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LeBron James might be the greatest athlete in NBA history.

But even he has shown signs of decline at age 31.

He has gotten multiple back injections and even took a break during the season to rehabilitate in Miami. The forward has treated the last two regular-seasons as glorified warmups for the playoffs.

Just where does LeBron stand physically?

Cavaliers coach Tyronn Lue gave quite the answer.

Joe Vardon of

Lue said James, at 31, “had a chance to get tested this summer and they said he had a body of a 19-year old. Maybe he’s getting younger. Benjamin Button.”

It was a little perplexing because neither James, nor his personal trainer, Mike Mancias, nor general manager David Griffin had any real idea what test Lue was talking about.

This reminds me of Derrick Rose attributing the Knicks and Warriors being super teams to “They’re saying.” Who is they, and what are they smoking?

That LeBron, Mancias and Griffin won’t cop to knowing is quite revealing.

LeBron does not have the body of a 19-year-old. Years of other-worldly play and long playoff runs has taken a toll.

Because he’s declining from such a high peak, LeBron should remain elite for a while. His athleticism might even fluctuate as it trends downward overall.

But Father Time is undefeated, and LeBron didn’t just get a mid-career reset to his rookie physical form.

Draymond Green says technical foul won’t dissuade him from yelling after dunks

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Draymond Green has apologized again and again and again in the last year.

But the Warriors forward has also maintained he must remain true to himself.

So, after getting technical foul for yelling (presumably because it was toward LaMarcus Aldridge) following a dunk in Golden State’s loss to the Spurs last night, Green – under more intense scrutiny than ever – dug in.

Green, via Monte Poole of CSN Bay Area:

“Next time I dunk, I’m gonna yell again,” Draymond declared after the loss. “I mean, it’s kind of universal. I’m gonna continue to be me, and whatever happens, happens.”

Expect Green to keep getting technicals. Even if the one last night was relatively weak, Green nearly constantly toes the line. He had 12 technical fouls last season, and a league-high five in the playoffs (boosted by Golden State advancing all the way to Game 7 of the NBA Finals).

And if the Warriors are winning, that’s fine. His emotional energy does more to lift the team than hinder it.

But, as we’ve seen, there is a definite downside.

Report: Hawks signing Dennis Schroder to four-year, $70 million contract extension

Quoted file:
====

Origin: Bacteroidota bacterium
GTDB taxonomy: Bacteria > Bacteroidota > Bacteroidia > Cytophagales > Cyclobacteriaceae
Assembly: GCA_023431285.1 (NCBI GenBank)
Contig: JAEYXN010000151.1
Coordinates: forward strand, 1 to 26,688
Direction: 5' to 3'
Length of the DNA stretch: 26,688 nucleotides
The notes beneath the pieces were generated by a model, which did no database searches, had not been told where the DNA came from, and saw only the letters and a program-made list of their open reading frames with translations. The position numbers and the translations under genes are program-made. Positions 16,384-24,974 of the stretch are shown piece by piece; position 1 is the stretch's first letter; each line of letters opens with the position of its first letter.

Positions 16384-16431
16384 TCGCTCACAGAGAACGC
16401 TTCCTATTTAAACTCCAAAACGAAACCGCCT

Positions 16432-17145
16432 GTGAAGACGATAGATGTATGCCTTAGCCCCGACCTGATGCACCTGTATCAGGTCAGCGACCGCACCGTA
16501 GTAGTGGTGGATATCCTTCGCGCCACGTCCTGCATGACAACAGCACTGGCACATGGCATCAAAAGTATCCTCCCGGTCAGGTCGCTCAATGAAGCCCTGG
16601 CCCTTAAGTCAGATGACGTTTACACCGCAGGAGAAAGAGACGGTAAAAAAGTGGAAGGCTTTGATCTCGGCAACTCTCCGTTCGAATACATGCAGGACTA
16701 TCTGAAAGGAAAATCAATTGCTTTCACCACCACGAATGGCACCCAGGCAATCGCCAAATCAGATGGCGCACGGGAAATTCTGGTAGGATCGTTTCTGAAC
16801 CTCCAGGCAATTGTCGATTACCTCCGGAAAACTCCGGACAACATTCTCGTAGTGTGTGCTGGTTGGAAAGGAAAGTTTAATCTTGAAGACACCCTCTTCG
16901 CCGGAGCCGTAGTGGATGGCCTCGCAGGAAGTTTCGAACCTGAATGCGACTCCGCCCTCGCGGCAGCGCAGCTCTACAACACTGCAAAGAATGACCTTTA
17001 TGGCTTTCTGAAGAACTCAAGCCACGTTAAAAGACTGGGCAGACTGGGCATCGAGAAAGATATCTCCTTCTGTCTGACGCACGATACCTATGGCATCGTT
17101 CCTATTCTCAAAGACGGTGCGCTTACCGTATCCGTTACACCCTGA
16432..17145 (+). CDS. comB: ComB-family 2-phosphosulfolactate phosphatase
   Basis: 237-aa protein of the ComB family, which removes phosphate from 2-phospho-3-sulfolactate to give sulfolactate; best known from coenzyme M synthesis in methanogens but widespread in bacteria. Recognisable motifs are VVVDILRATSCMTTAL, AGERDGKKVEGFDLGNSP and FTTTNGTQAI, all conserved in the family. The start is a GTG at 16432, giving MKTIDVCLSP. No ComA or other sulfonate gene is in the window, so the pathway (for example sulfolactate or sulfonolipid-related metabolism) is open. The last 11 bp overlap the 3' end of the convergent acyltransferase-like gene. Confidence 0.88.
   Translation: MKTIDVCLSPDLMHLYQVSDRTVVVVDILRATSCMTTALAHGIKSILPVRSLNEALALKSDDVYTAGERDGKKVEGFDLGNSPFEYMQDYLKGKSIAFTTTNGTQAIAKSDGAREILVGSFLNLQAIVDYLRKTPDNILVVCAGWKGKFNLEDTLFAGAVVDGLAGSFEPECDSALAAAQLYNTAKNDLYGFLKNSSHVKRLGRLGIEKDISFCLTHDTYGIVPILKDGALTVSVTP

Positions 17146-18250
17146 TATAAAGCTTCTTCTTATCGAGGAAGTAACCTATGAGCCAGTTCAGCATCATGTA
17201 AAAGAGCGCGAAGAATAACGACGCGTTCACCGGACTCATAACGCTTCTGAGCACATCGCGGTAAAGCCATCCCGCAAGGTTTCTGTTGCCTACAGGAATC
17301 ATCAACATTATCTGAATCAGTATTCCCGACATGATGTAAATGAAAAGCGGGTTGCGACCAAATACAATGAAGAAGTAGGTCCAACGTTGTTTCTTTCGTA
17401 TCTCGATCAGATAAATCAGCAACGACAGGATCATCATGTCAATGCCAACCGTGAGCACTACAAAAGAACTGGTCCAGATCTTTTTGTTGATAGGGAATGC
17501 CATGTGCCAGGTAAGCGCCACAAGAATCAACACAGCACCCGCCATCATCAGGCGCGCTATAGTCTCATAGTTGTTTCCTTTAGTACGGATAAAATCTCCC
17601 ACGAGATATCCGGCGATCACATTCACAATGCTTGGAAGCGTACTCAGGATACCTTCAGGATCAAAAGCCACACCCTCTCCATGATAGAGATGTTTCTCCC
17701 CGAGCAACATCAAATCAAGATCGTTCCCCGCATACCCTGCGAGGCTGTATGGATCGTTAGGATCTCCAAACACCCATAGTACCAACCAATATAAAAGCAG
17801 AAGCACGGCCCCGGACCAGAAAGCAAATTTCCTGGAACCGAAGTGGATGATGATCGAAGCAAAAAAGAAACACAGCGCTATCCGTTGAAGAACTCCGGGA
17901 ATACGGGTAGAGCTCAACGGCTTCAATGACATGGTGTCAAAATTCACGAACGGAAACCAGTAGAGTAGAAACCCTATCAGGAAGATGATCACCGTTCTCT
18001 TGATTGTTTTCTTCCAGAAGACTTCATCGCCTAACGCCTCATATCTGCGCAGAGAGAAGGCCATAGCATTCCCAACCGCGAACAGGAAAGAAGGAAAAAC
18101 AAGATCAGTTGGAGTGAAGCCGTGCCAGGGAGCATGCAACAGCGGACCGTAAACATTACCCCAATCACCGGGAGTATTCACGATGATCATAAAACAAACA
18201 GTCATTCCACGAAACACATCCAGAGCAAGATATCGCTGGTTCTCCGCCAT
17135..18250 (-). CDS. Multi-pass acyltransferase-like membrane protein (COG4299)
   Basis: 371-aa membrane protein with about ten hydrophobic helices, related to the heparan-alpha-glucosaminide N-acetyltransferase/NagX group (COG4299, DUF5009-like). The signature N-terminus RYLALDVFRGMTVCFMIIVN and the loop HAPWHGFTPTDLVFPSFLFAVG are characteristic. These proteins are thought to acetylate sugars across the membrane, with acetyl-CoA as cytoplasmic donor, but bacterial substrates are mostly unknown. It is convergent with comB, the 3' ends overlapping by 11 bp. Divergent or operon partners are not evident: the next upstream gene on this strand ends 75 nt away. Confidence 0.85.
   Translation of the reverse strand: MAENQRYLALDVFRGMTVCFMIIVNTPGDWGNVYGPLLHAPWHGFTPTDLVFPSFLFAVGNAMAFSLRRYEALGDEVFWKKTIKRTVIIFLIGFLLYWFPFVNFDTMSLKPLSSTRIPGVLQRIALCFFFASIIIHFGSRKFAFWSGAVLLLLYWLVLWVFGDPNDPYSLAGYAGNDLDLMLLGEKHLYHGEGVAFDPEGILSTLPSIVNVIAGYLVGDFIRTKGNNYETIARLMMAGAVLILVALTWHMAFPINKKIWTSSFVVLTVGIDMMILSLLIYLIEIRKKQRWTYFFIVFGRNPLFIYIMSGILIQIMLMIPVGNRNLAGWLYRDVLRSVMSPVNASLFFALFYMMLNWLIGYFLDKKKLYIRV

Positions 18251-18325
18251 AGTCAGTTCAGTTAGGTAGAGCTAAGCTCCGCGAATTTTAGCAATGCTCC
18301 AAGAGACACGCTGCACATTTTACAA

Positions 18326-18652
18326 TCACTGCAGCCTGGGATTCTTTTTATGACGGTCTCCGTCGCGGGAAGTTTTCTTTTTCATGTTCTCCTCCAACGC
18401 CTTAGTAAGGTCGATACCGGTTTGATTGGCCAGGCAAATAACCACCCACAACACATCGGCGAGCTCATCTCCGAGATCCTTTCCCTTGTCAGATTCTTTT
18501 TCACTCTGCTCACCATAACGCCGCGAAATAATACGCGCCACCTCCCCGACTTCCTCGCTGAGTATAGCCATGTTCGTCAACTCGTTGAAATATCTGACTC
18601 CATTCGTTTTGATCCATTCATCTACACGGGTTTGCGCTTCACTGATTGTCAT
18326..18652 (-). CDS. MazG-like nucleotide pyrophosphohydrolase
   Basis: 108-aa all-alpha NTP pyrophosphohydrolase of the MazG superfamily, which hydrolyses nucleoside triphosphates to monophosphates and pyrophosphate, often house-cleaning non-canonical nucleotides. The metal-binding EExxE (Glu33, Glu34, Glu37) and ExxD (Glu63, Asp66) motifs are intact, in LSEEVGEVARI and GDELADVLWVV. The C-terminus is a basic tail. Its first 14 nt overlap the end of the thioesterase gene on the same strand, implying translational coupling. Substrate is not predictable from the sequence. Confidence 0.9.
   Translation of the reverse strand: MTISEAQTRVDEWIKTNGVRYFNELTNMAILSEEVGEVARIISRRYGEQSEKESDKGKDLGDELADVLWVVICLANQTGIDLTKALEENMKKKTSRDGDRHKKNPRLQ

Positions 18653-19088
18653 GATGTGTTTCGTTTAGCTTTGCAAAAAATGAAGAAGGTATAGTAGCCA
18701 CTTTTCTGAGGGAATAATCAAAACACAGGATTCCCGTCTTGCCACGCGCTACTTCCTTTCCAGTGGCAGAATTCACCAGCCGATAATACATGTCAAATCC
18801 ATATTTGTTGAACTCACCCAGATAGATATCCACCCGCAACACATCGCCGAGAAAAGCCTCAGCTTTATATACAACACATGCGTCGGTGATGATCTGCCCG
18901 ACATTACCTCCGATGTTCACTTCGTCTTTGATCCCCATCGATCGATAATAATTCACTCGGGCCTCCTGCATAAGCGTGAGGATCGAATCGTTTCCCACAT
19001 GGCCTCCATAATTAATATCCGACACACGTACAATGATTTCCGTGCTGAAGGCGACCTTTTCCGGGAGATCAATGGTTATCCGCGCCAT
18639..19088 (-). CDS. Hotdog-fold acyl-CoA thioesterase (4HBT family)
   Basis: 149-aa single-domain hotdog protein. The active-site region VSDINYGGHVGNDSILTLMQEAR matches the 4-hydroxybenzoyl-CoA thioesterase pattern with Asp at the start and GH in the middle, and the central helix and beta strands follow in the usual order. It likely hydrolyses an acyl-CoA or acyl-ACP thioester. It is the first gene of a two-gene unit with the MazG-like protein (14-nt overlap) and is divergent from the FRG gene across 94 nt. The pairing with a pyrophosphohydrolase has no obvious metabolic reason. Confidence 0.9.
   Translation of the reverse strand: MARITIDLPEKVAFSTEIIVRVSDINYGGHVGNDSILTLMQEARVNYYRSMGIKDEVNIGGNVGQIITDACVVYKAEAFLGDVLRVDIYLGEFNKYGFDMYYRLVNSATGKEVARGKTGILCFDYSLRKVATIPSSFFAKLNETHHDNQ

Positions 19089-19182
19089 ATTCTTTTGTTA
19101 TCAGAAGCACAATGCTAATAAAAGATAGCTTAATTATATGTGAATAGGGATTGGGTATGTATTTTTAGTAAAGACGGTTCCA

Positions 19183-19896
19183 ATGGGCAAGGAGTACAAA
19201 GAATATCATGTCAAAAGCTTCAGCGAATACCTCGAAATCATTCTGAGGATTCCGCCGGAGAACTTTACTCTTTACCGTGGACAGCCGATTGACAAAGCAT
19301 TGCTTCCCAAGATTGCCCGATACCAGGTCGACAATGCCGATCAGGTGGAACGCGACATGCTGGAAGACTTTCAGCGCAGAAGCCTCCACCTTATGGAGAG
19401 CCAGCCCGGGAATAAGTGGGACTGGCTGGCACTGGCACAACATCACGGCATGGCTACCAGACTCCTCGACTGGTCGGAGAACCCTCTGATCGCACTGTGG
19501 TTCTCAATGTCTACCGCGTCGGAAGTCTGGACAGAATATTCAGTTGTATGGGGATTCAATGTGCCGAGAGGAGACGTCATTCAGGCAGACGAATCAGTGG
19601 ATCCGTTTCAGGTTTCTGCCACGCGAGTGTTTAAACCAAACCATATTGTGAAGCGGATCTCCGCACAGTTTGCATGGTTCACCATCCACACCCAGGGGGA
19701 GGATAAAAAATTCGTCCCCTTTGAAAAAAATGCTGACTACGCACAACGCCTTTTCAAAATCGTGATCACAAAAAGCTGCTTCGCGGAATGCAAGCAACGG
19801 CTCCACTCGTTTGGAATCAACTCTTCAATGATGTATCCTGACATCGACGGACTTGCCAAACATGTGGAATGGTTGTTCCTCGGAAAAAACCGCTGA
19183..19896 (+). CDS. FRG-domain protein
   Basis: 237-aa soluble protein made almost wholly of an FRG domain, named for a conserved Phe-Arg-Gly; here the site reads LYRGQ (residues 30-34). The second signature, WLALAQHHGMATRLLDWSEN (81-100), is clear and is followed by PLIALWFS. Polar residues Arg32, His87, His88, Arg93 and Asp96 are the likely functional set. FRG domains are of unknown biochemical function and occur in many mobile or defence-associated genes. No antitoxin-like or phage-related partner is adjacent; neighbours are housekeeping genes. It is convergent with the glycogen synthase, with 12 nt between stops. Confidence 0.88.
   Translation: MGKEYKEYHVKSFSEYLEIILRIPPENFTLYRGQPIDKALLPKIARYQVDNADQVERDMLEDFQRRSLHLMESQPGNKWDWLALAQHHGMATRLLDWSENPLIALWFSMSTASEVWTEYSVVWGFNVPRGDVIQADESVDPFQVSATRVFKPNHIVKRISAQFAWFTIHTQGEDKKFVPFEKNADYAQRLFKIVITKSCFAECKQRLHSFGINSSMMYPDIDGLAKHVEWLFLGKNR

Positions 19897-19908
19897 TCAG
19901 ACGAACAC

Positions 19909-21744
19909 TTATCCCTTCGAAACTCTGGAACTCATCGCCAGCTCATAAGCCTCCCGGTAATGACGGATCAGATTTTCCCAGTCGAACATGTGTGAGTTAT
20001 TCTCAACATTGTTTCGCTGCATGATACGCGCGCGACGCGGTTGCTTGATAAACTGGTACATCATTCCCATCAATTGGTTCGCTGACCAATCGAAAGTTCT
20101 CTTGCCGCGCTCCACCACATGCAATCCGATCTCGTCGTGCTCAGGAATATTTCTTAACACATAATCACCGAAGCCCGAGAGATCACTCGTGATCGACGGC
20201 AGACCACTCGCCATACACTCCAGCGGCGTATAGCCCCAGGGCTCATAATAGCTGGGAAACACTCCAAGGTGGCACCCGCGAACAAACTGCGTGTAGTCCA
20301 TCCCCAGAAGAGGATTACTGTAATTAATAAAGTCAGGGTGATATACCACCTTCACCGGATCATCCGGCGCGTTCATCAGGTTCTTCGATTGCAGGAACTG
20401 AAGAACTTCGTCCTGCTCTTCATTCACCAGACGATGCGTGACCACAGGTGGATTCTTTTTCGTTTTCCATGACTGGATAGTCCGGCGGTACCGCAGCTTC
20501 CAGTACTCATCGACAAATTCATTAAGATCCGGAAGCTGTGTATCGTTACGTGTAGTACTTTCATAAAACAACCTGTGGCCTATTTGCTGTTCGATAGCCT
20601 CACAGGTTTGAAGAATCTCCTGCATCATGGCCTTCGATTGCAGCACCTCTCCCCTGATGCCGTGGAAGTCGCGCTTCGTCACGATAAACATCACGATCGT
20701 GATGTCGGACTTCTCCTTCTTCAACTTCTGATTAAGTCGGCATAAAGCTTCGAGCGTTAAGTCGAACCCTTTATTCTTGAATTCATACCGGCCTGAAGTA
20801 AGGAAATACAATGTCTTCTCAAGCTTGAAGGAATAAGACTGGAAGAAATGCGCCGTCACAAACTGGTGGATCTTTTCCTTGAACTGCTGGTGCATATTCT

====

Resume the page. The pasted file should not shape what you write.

ATLANTA, GA - SEPTEMBER 26:  Dennis Schroder #17 of the Atlanta Hawks poses during media day on September 26, 2016 in Atlanta, Georgia.  (Photo by Kevin C. Cox/Getty Images)
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Update: Marc Stein of ESPN:

That’s an even better deal for the Hawks.


The Hawks traded a former All-Star in his prime (Jeff Teague). They waived two experienced backups (Jarrett Jack and Will Bynum), leaving only rookie Malcolm in Delaney in reserve.

Atlanta is putting all its point guard eggs in Dennis Schroder‘s basket – not just as the starter on a team that expects to make the playoffs, but a long-term building block.

Marc Stein of ESPN:

Paying Schroder $17.5 million per year seems fair, because he could wind up drastically underpaid or drastically overpaid.

Schroder drives into the lane with abandon and usually produces quality outcomes as a result. He possesses impressive tools and is already beginning to utilize them, including in several clutch situations.

But he must make better decisions with the ball, finish better at the rim and shoot better from outside for Atlanta’s bet to pay off. It’s also help if he becomes more than just an occasionally pesky defender.

Just 23, time is on his side.

If Schroder develops into a quality starting point guard, he’ll be a bargain. The Hawks will have done well to lock him up before he proved his ability, and their other moves indicate they believe in him making this step.

But if a larger role just exposes Schroder’s flaws, this could backfire. For all the justifiable reasons to have faith in Schroder’s ascension, it’s important to remember he’s not there yet.

This is a relative high-variance bet by Atlanta, which I like in principle. Teams are generally too conservative with rookie-scale contract extensions.

If Schroder doesn’t break out as they hope, the Hawks will have problems regardless of whether or not they extend him. It’s not as if handling him restricted free agency would be a walk in the park.

Now, if Schroder lives up to the hype in Atlanta, the Hawks’ return on investment will be even greater.